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Motels boost the thread count

Over the last year or so, motel chains like Super 8 and Red Roof Inn have been getting a makeover — in many cases adding amenities that rival those of more upscale properties.
Image: Motel 6 room
Motel 6 hired a London design firm to remodel rooms like this one in Addison, Texas.Motel 6
/ Source: The New York Times

Platform beds with crisp white sheets and taupe coverlets; 32-inch flat-screen TVs; bright colors on the walls and mod furnishings that maximize space. No, it’s not the latest boutique hotel. It’s the new look of Motel 6.

That’s right. Over the last year or so, motel chains like Super 8 and Red Roof Inn have been getting a makeover. Not unlike the bedding wars initiated by Starwood Hotels & Resorts in the late ’90s, motels have been upgrading their interiors, doing away with those dreadful floral bedspreads and in many cases adding amenities that rival those of more upscale properties.

Red Roof Inn, based in Columbus, Ohio, is adding spa-inspired walk-in showers with rain-flow shower heads and pillow-top mattress pads as part of what it’s calling a Next Generation redesign. Wyndham Hotel Group’s Super 8 chain, which added curved shower rods, granite countertops and hair dryers to its previously bare-bones bathrooms a couple of years ago, is taking it up a notch by replacing bedding and adding nicer vanities in the bathrooms.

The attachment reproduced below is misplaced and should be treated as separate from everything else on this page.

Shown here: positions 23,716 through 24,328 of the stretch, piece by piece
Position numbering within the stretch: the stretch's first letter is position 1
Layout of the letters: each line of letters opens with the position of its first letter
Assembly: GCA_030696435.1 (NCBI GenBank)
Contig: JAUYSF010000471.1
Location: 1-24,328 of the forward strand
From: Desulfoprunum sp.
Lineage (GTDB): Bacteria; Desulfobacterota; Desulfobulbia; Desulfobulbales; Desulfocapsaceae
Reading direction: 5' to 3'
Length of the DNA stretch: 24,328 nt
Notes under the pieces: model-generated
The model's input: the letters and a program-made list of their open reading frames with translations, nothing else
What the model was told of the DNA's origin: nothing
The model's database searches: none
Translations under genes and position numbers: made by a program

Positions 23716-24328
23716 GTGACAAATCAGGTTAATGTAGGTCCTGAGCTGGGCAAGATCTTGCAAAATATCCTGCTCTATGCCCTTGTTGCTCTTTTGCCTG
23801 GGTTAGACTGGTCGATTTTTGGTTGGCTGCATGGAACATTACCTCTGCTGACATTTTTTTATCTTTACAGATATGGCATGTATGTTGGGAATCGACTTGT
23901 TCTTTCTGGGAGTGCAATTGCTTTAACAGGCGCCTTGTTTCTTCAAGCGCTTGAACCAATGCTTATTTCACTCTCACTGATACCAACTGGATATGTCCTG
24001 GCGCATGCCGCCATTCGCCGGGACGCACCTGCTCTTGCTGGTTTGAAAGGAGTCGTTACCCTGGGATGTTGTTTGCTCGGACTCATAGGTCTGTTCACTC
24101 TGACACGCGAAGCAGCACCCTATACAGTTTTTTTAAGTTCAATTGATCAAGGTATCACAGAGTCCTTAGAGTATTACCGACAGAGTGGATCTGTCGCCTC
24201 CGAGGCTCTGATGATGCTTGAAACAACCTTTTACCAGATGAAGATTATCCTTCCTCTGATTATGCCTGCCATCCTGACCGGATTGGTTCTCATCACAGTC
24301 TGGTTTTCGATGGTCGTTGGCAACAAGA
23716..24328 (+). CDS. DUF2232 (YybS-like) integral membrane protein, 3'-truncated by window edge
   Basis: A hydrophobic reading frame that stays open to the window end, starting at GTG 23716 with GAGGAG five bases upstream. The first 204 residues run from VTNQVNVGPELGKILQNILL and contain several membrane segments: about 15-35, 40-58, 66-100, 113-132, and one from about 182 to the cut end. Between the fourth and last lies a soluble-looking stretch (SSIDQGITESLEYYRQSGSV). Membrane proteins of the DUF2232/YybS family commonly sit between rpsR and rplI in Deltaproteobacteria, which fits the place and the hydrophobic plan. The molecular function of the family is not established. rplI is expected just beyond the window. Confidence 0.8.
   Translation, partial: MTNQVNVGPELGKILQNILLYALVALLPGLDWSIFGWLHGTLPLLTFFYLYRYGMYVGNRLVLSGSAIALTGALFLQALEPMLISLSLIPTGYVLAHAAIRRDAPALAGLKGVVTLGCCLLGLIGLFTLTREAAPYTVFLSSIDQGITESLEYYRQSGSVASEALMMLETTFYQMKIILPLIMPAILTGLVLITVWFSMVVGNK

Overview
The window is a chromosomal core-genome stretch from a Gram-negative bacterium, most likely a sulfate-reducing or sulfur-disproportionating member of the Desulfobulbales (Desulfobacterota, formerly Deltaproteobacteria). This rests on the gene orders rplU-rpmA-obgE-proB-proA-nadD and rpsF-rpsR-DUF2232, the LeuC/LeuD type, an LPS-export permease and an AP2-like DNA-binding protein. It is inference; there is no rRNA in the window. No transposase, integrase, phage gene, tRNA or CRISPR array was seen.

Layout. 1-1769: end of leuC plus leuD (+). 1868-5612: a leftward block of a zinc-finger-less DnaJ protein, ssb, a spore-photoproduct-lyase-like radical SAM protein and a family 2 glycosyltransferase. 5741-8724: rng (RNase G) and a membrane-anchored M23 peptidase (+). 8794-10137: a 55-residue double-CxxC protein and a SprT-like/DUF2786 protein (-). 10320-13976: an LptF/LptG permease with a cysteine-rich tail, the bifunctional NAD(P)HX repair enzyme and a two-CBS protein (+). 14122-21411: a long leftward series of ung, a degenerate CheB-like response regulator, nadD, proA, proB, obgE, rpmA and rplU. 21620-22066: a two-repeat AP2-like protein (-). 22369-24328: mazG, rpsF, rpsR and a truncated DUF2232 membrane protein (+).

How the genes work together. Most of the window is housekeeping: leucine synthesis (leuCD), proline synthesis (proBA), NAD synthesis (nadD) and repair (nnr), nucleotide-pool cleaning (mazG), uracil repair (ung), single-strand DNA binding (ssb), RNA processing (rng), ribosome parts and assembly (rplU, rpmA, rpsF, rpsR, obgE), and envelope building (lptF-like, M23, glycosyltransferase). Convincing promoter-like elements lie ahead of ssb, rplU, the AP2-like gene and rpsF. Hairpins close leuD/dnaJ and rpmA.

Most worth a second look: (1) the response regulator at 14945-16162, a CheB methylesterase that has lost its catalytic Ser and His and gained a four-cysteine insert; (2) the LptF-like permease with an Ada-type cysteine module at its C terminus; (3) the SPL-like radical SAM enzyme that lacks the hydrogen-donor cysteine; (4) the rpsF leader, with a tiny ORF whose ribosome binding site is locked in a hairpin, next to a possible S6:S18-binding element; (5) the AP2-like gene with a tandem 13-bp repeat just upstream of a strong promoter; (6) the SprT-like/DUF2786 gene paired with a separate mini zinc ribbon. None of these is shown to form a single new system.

Holiday Inn is updating everything from its lobbies to its logo (formerly written out in cursive, it has been edited down to a cleaner, modern “H”). It even has created a piped-in signature scent that isn’t a byproduct of a highly chlorinated pool. The smell: citrus and white tea, with subtle undercurrents of perilla leaf, woods and herbs.

The budget hotel segment was due for a design overhaul as the discrepancy between economy hotels still stuck in the floral bedspread mode and more upscale, fashion-forward newcomers like NYLO Hotels and Starwood’s Aloft brand grew. And though none of the upgrades are plush by any means, the extent of the renovations and redesigns, which focus on minimalist chic, has been surprising guests and style arbiters alike. In February, for example, Motel 6, which hired the design firm Priestmangoode of London to facilitate its transformation, took Travel & Leisure magazine’s 2010 design award for Best Large Hotel for its “smart, hip, and of the moment” Phoenix design, as the chain calls the new look.

Holiday Inn and Holiday Inn Express, owned by InterContinental Hotels Group, is investing $1 billion across more than 3,200 hotels to refresh the brands and is the farthest along in its overhaul. Roughly 2,000 hotels have been renovated since October 2007 when the company first announced the initiative, decluttering reception desks of the usual solicitations, adding powerful shower heads, curved shower rods and upgraded bedding. Motel 6, operated by Accor Worldwide, which unveiled its Phoenix design last May, has revamped more than 50 of its 1,000 North American locations. Red Roof Inn, which has 350 locations across the country and 50 hotels in the pipeline, plans to build 17 or so based on the Next Generation prototype. For now, it’s available in two locations: Beaumont, Tex., and Locust Grove, Ga.